4. "Want a bigger check? Go back to work."
Most people within ten years of age 62 have already started doing the Social Security math problem: How much do I get if I wait one year to take payments? How much if I wait two years? To get the biggest bump in benefits, workers have to delay their benefits beyond full retirement age — around 66 for people born before 1957, closer to 67 for people born after. (To find your exact date, see Social Security Online.) For every additional year you wait, you'll get an 8% increase in payments until you hit age 70. Someone who earned, on average, $50,000 per year over their working life would get $1,900 per month at 66, but $2,505 if he waited until age 70 — a 32% boost. "You'll get a bigger benefit amount for the rest of your life," says Dennis Marvin, a financial planner in Cleveland.
If you've already started collecting benefits and you're under full retirement age, it's not too late to get a raise. One strategy: Go back to work. If you earn more than $14,160, the Social Security Administration will dock $1 in benefits for every $2 you earn. But once you reach full retirement age, your benefits will be recalculated to account for the money you didn't get while working. So, for example, someone who took their benefits at 62 — at a 25% reduction compared to full benefits — but went back to work from ages 63 to 66 and earned enough to zero out his entire Social Security check could end up collecting close to full benefits at age 66.
5. "Good luck qualifying for disability."
More than 8 million people receive Social Security Disability Insurance, which is awarded to people who are unable to work because of a long-term physical or mental disability. But qualifying is no easy task, says John Roberts, manager of Myler Disability, an advocacy group. Only 30% who applied in 2009 were awarded benefits, down from 44% in 1999, according to agency data.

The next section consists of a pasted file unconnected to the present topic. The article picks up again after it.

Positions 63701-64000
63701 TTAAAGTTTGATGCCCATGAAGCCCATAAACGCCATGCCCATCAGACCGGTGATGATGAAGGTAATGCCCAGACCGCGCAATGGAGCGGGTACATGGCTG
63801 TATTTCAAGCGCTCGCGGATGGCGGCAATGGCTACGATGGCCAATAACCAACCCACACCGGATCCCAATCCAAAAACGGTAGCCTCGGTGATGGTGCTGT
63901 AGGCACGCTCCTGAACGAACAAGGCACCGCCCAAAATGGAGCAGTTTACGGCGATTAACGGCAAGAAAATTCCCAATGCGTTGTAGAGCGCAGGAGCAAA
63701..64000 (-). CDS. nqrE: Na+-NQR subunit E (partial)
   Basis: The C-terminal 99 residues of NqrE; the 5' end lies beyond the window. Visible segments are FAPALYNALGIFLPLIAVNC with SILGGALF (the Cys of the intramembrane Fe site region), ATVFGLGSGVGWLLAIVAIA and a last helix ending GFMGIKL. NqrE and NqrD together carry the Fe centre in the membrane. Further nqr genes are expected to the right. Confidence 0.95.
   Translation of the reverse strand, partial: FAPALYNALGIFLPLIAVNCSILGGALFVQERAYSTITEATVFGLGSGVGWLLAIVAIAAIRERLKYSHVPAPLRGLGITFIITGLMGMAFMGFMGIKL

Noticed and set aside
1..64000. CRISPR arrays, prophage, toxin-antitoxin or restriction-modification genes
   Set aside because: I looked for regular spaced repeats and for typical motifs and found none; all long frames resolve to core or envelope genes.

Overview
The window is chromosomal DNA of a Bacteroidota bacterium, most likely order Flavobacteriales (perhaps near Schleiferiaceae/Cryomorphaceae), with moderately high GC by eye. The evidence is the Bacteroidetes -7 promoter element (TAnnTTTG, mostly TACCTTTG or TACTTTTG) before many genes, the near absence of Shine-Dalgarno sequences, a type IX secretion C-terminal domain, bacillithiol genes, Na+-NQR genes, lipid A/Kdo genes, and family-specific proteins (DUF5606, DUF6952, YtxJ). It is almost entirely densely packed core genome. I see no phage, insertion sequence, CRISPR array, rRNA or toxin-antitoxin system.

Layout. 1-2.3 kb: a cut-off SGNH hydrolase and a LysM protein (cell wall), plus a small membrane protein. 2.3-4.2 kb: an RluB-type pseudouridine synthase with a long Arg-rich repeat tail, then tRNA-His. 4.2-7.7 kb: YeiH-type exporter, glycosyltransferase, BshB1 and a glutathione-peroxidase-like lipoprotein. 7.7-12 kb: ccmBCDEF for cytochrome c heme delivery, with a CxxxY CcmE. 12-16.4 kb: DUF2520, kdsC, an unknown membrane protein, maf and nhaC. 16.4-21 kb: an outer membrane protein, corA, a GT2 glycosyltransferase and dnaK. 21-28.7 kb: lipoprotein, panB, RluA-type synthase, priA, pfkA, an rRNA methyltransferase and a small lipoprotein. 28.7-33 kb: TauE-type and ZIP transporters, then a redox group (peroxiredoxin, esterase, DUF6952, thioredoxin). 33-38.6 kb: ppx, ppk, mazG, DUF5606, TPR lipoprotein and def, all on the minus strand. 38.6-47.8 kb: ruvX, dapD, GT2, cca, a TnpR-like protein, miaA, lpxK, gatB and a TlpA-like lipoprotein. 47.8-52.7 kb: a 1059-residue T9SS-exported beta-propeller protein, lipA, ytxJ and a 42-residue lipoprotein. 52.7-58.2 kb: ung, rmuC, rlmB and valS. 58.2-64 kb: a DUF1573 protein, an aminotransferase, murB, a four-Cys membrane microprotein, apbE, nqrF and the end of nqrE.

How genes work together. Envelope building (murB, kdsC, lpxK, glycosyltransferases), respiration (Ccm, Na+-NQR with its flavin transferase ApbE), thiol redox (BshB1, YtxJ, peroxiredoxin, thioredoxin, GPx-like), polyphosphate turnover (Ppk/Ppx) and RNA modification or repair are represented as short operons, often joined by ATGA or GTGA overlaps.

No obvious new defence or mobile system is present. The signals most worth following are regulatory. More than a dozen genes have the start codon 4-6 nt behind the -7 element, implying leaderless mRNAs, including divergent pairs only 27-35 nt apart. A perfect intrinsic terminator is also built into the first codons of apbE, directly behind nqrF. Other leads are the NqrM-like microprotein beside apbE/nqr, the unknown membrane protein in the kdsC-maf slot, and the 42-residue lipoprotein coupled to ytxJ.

Some of that change can be attributed to more people applying for benefits — 2.8 million in 2009 compared to 1.5 million a decade earlier. That's common when the economy is tough, says Gustman: The number of applications rises, along with an increase in claims that fall short of the agency's standards. Even for people with true and serious disabilities, it can be difficult to qualify. The process can take years and often requires legal help. Most people have to wait for a hearing, says Roberts: "Best case, it is 18 months before you get approved." In some cases, the battle goes to federal court.
To improve your chances, Roberts recommends applying for benefits as soon as you become disabled. Waiting too long could leave you in a situation where you haven't worked long enough to qualify for disability benefits. You must generally have worked at least three to ten years before you became disabled, depending on your age. The spokeswoman for the Social Security Administration says it does not pay benefits for partial or short-term disability and taxpayers must be able to show that they cannot do work they did before or adjust to other work because of their medical condition.
6. "You can be unemployed and retired."
A growing number of people in their 60s are collecting unemployment and Social Security benefits at the same time. Since 2002, seventeen states have changed the rules to allow people to qualify for more unemployment benefits while they receive Social Security, according to the National Employment Law Project, which has advocated on behalf of allowing seniors to claim both. It's perfectly legal; you just have to report the income to both agencies.
There is no clear data on how many people are drawing both. About 10% percent of people who collected unemployment benefits in 2010 were 60 or older, according to the Department of Labor; the minimum age to collect Social Security retirement benefits is age 62. For those who qualify, the option has obvious appeal for older Americans struggling to find work in today's weak job market. "We are generally talking about older workers who lose their jobs involuntarily, who are trying to survive," says George Wentworth, an attorney with the National Employment Law Project.
Receiving unemployment benefits doesn't affect your Social Security payments, but the reverse is not always true: In some states, collecting Social Security can reduce your unemployment checks. In Illinois, Louisiana, South Dakota, Utah and Colorado, your unemployment benefits can be reduced by half of your monthly Social Security benefit.